Health campaigners and NHS workers gathered in solidarity outside Whipps Cross Hospital yesterday to condemn the government's decision not to implement a one per cent pay rise.
The two-hour protest at the entrance of the Leytonstone hospital was in response to a national 'Day of Action' by UNISON members and the Royal College of Nursing.
In March, the government overturned a recommendation by the Independent Pay Review Body (PRB) to give all NHS staff a one per cent pay rise because they argued the expense would lead to job losses.
A spokeswoman for the Department of Health said: "NHS staff are our greatest asset. We cannot afford a pay rise on top of incremental pay increases of up to six per cent without risking frontline jobs and safe staffing levels."
Former Whipps Cross employee and union rep for UNISON's Waltham Forest Branch, Charlotte Monro, gave a speech outside the hospital.
She told the public: "Health workers work extremely hard with a high level of commitment and we're being put in a position by this government of trying to cope with less and less pay."
Members of the newly-founded political group, the Waltham Forest National Health Action Group, (NHA) joined demonstrations outside London Hospitals.
Founder of the borough's NHA group, Andrew Sharp, said NHS workers deserve to be properly compensated for the essential life-saving services they offer.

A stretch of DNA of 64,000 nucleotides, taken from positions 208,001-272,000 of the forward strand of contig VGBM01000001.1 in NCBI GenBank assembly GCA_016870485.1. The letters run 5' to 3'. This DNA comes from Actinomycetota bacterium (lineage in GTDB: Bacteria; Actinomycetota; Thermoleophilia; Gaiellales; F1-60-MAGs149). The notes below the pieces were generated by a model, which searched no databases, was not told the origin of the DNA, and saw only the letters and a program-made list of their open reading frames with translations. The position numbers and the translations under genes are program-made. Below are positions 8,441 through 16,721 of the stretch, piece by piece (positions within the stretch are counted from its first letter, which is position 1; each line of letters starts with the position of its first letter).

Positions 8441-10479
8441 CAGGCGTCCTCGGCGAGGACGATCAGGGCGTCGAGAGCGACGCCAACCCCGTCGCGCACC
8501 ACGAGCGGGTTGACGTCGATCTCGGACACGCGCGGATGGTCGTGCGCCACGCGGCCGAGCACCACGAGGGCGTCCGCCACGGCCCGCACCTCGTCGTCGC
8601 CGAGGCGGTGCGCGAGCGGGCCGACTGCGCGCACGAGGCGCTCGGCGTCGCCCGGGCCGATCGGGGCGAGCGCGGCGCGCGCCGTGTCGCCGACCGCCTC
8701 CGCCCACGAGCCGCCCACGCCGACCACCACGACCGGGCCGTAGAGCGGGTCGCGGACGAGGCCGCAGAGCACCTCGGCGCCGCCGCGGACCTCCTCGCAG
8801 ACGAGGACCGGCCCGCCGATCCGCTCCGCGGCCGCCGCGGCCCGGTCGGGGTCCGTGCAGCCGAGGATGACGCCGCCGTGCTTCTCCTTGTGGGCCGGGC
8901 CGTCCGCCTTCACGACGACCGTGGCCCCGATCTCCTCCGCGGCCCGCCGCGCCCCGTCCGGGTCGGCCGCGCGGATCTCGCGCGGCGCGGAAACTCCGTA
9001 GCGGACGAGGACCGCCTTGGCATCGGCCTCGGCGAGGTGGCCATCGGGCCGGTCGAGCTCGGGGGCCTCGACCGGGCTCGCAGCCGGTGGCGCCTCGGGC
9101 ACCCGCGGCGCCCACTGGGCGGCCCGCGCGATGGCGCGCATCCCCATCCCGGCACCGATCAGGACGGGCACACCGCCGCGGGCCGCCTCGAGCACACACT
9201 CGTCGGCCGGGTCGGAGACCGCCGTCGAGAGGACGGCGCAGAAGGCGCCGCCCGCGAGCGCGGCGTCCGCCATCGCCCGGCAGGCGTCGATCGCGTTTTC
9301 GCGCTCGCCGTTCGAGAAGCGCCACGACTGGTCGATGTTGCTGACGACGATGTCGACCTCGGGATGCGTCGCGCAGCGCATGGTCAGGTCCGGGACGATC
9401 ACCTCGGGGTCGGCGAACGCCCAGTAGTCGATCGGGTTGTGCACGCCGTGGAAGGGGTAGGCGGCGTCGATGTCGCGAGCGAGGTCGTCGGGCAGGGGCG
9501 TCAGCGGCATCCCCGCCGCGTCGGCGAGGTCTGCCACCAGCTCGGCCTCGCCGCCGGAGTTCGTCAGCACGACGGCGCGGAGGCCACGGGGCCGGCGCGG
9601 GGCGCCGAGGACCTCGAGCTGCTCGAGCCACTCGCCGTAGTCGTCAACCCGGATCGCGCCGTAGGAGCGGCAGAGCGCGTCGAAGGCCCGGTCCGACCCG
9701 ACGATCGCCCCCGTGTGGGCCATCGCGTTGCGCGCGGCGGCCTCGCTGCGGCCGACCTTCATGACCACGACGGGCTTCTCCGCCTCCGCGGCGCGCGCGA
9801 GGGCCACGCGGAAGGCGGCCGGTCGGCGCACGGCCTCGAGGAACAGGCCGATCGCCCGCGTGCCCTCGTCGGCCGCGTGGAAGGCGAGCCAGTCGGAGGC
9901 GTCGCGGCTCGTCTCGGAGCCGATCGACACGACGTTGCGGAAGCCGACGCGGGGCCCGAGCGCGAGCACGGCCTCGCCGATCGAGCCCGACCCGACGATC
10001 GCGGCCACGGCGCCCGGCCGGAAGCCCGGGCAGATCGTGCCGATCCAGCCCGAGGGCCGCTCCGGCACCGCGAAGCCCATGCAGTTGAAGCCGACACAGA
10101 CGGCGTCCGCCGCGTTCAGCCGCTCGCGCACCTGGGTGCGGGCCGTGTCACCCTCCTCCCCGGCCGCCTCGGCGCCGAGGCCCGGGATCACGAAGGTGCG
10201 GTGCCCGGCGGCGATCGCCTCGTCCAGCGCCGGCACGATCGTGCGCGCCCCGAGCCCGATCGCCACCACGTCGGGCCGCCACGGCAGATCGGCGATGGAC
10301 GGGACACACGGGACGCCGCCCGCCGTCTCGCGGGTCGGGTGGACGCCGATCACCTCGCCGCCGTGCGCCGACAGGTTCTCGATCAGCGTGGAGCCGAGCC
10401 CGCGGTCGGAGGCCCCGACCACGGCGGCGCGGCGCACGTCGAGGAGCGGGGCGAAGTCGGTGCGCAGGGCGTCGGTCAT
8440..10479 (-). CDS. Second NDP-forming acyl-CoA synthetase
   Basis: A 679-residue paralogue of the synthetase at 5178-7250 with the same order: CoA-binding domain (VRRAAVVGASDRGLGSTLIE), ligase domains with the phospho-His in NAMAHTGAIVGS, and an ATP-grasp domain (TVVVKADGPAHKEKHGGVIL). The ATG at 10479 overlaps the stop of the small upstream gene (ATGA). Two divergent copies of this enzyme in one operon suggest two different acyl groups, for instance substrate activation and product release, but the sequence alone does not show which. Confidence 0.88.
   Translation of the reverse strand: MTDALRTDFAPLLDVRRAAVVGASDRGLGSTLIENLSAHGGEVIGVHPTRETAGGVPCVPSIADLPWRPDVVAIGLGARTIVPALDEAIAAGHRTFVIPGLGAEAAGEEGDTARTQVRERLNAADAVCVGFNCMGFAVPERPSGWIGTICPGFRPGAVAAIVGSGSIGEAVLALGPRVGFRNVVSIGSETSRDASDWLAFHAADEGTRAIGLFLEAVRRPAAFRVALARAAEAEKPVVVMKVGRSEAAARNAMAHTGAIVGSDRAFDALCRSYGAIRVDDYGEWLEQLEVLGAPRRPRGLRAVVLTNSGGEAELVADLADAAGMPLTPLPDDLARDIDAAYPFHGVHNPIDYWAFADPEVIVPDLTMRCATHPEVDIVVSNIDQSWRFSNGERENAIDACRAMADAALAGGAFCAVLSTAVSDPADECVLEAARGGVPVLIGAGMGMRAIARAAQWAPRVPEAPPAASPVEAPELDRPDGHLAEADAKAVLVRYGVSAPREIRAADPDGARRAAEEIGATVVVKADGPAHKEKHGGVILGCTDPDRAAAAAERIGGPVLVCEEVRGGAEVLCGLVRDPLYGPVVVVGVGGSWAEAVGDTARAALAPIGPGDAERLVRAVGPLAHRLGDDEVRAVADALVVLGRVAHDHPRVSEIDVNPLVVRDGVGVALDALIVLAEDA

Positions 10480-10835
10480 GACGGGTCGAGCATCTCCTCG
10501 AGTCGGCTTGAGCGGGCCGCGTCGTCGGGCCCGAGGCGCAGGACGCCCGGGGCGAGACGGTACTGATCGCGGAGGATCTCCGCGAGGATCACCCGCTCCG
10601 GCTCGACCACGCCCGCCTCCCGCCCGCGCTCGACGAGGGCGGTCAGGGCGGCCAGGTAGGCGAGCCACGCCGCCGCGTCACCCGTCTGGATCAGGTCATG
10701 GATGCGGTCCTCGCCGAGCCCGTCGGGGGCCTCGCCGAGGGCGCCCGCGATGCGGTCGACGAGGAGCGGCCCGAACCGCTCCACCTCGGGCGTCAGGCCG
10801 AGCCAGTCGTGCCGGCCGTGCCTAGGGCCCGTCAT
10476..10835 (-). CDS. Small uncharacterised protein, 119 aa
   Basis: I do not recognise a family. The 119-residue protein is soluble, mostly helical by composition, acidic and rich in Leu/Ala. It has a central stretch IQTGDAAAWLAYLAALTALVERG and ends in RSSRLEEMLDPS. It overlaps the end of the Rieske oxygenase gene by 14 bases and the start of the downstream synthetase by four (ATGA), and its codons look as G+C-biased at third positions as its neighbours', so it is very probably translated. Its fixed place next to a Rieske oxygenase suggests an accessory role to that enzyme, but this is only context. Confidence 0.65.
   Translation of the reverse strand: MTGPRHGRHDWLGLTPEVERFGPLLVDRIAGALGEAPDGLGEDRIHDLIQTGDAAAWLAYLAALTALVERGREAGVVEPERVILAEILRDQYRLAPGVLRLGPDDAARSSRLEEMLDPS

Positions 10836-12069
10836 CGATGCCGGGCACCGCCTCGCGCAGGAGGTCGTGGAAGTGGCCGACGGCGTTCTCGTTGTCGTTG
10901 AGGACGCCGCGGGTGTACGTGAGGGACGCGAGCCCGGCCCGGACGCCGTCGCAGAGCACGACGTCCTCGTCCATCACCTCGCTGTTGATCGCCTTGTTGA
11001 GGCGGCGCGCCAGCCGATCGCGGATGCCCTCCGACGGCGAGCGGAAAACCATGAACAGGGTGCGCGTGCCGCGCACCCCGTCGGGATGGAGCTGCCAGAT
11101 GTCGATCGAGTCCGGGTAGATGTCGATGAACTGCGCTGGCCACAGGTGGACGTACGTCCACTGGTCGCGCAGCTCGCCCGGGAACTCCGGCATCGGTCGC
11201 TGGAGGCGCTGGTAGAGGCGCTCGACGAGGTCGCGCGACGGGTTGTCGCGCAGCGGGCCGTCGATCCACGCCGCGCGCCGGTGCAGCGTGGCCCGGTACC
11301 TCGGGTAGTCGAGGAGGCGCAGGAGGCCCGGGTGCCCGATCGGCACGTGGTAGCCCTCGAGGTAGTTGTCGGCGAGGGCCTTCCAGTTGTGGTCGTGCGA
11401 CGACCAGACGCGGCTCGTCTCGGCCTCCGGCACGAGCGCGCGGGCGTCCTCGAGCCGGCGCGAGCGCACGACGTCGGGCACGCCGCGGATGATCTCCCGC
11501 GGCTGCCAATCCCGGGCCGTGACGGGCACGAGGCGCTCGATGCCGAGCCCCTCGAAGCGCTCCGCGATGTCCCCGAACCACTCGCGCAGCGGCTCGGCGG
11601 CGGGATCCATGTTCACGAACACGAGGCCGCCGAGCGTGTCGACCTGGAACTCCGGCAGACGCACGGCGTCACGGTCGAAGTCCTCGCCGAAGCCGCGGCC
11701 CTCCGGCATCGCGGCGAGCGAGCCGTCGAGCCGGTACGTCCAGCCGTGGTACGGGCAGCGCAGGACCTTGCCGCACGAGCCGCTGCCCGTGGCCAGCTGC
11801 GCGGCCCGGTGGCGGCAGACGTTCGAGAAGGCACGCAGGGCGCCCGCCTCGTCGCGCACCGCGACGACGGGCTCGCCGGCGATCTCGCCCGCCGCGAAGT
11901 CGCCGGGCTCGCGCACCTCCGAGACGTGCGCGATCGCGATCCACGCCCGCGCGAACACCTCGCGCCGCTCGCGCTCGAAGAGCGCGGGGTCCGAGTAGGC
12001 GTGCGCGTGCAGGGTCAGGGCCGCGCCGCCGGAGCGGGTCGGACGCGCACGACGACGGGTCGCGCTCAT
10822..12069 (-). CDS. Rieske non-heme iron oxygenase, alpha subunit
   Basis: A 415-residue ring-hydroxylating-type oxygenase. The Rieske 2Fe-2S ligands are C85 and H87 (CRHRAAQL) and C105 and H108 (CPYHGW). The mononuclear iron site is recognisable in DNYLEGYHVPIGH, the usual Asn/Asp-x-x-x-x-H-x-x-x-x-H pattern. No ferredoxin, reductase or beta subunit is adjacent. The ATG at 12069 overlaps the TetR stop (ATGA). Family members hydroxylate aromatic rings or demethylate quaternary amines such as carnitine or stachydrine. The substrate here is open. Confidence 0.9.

He said: "It is important that we stand by the staff as they demand proper pay increases. The down banding of nursing staff at Whipps Cross and now the miserly one per cent pay rise offer nationally are symptoms of the same problems.
"Staff are paying not only for the real terms cuts to NHS funding under the coalition government but they are also funding the massive PFI debts incurred for new hospitals nationwide including the Royal London at Whitechapel."
The Private Finance Initiative project for the Royal London Hospital, run by Barts Health cost £650 million.
RCN London regional director Bernell Bussue said nursing staff in London have every right to be angry for being "undervalued".
He added: "many NHS staff will end up facing a four year pay freeze, at a time when the cost of living has continued to spiral upwards."
Health Secretary Jeremy Hunt says if the government was to adopt the PRB recommendations; it would be a health risk for patients as up to 6,000 nurses would be laid off.